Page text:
New ASTM Task Group for Performance Requirements for Outdoor Fitness Equipment for Public Use formed May 2011
During the May ASTM Committee Week in Anaheim California the Subcommittee for Fitness Equipment F8.30, upon formal request to the ASTM from a Chinese Standards organization revising their current 2003 standard for outdoor fitness equipment, established a Task Group to develop a performance requirement standard for outdoor fitness equipment for public use. The initial meeting was an evening, two hour, virtual meeting with members of F8.30, F15.29 and our Chinese counterparts and the assistance ASTM Staff and a translator. This Task Group includes members of the ASTM F15.29 Subcommittee for public play equipment since we are most interested in the potential impact of unsupervised fitness equipment in public settings and have a lot of injury data related to children. The scope of this new standard appears to intended for users thirteen (13) years of age or older in unsupervised public settings. During the Anaheim meeting it was suggested the initial injury prevention discussions address equipment performance requirements addressing unintended users. The Chinese manufacturers of outdoor fitness equipment appear to have injury data supporting our current scoping recommendation to address safety and injury prevention related to the unintended user identified as the same user group in the scope of the ASTM F1487 performance standards for play equipment for public use. It was for this reason F8.30 invited the ASTM F15.29 Subcommittee to join this task group. Most of the work on this standard development process will take place through the ASTM web site and their virtual meeting capabilities. If anyone is interested in joining this effort they should contact ASTM or Harvey Voris, Chair of ASTM F8.30.
In late 2010 the ASTM F2049 Standard Safety Performance Specification for Fences/Barriers for Public, Commercial, and Multi-Family Residential Use Outdoor Play Areas became a performance standard in lieu of a standard guide. While this may appear to be a subtle change, it may have significant design implications to anyone who must follow all ASTM Standards related to public play areas. There are now special performance requirements defining when fencing may become a recommended requirement for a public play area. There are ASTM Subcommittee ballots currently being voted on that address requirements for the type and number of emergency access/egress gates. This standard is under the jurisdiction of the ASTM F14.10 Subcommittee which is part of the ASTM F14 Committee that addresses many other fencing standards for other recreation and park facilities such as; aquatic facilities, ballfields, tennis courts, and so on.
Play Area Safety Surfacing Requirements Impacting Owner’s Operating Decisions
The ASTM F8.63 Subcommittee has several projects under consideration under the ASTM F8 Committee which addresses all types of surfaces and manufactured surfacing. There are many ASTM Standards which fall within this Subcommittee’s scope of responsibility that impact the public play area industry. The ASTM F2223 Standard Guide for ASTM Standards on Playground Surfacing gives a brief explanation of the many standards currently in effect that impact the different types of impact attenuating surfacing systems for public play areas. Did you realize there are several standards that should impact your purchasing decisions for the many types of play area surfacing systems you own or will soon own?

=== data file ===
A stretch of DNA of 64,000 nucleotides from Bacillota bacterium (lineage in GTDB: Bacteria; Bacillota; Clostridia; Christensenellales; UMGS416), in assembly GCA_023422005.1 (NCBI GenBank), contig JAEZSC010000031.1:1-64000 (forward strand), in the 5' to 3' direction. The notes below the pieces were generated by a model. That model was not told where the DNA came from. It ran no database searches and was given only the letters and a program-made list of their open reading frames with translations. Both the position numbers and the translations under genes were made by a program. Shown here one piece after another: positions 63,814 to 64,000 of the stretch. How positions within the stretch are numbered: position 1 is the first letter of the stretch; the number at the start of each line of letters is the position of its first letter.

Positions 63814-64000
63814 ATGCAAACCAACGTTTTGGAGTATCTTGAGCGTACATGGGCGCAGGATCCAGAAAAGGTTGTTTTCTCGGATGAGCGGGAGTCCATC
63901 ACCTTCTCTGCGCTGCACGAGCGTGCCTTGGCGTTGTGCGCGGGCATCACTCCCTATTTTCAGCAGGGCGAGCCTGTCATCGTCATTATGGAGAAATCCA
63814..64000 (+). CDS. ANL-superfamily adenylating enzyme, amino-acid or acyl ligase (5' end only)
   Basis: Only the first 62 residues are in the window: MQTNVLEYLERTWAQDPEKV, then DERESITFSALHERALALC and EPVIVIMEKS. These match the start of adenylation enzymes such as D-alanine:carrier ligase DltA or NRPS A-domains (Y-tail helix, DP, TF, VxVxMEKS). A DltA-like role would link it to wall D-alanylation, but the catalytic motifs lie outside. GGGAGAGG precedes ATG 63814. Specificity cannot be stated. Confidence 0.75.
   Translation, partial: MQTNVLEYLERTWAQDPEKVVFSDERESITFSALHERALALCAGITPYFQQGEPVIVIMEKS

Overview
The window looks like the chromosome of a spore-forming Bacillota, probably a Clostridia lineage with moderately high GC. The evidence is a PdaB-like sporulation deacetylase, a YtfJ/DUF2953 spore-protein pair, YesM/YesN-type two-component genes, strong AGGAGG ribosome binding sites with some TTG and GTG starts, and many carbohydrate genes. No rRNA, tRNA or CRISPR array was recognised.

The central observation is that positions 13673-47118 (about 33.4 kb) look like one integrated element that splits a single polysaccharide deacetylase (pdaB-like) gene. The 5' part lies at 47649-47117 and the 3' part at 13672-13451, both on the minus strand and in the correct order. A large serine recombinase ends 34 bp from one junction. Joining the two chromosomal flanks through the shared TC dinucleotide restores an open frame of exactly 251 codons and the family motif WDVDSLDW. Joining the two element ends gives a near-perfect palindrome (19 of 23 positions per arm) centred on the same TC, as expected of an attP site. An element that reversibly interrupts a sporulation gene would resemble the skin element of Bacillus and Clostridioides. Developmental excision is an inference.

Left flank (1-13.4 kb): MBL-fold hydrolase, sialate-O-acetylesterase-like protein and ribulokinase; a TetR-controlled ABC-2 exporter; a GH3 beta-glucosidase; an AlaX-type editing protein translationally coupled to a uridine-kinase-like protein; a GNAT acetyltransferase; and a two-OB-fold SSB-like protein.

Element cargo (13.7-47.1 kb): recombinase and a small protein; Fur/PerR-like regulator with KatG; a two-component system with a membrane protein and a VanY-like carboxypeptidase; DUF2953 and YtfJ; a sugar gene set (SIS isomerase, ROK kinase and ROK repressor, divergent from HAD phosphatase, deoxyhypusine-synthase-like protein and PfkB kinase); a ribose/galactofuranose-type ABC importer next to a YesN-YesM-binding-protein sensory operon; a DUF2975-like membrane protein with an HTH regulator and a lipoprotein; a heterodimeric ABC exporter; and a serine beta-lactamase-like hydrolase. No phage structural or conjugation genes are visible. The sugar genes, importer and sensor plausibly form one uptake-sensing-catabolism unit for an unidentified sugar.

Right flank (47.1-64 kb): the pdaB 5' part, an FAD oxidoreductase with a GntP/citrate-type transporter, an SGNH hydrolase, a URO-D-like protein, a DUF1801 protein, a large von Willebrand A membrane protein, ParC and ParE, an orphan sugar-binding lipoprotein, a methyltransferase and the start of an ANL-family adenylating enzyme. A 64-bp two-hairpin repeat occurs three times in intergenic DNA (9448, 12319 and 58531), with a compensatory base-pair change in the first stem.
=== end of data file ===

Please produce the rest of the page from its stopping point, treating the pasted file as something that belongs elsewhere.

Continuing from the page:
ASTM F1292 Specification for Impact Attenuation of Surface Under and Around Playground Equipment impacts every play area surface system requiring a use zone.
ASTM F1951 Specification for Determination of Accessibility of Surface Systems Under and Around Playground Equipment impacts every new or altered play area for its accessible route to each and every accessible play activity.
ASTM F2075 Specification for the Manufacture of Engineered Wood Fiber (EWF) Surfacing for Public Playgrounds. If someone is selling you EWF they should be able to provide you an assurance certificate to that effect.
ASTM F 2479 Standard Guide for Specification, Purchase, Installation and Maintenance of Poured-In-Place (PIP) Playground Surfacing. If you are installing PIP in your playgrounds do you even have a clue of the various issues and processes the installer must content with in order to provide you a quality product. It may behoove you to get a copy of this standard and read it to understand what is involved in the installation process and improve your purchasing documents.

All ASTM standards are under constant review and revision. In many instances, new standards are developed to better clarify or even expand the minimum acceptable performance requirements of the existing types of surfaces already being used within the play area industry. There is currently a new ASTM F8.63 Subcommittee standard under development for loose rubber surface systems to determine acceptable levels of specific contaminants and foreign materials such as tramp metal.

How to Verify Compliance to Minimum Play Area Safety Surface Standards
Did you know that the ASTM F2223 Standard recommends several factors for consideration in selecting an impact attenuating surface for under and around your public play area? The surface system should conform to both ASTM F1487 for your use zones and ASTM F1292 for impact attenuation for the fall height of your equipment. In the USA, they must also conform to the minimum performance requirements of the ASTM F1951-99 to meet the minimum requirements of the Americas with Disabilities Act ADA/ABA Accessibility Standards. Now that there is a final standard enforceable by the Department of Justice (DOJ 2010 Standard – 28 CFR 35.1510 and 28 CFR 36.406; Sections 240 & 1008 Play Areas) things could change with regards to what is or is not considered to meet the minimum requirements of the ADA.

Since every surface system is unique in material, formulation, composition, and source of raw materials it should be tested to confirm conformance with the appropriate ASTM specifications identified in ASTM F2223, specifically F1487, F1292, F1951, F2479, and F2075.
Safety Surface Field Testing Will Document Compliance to Minimum Safety Standards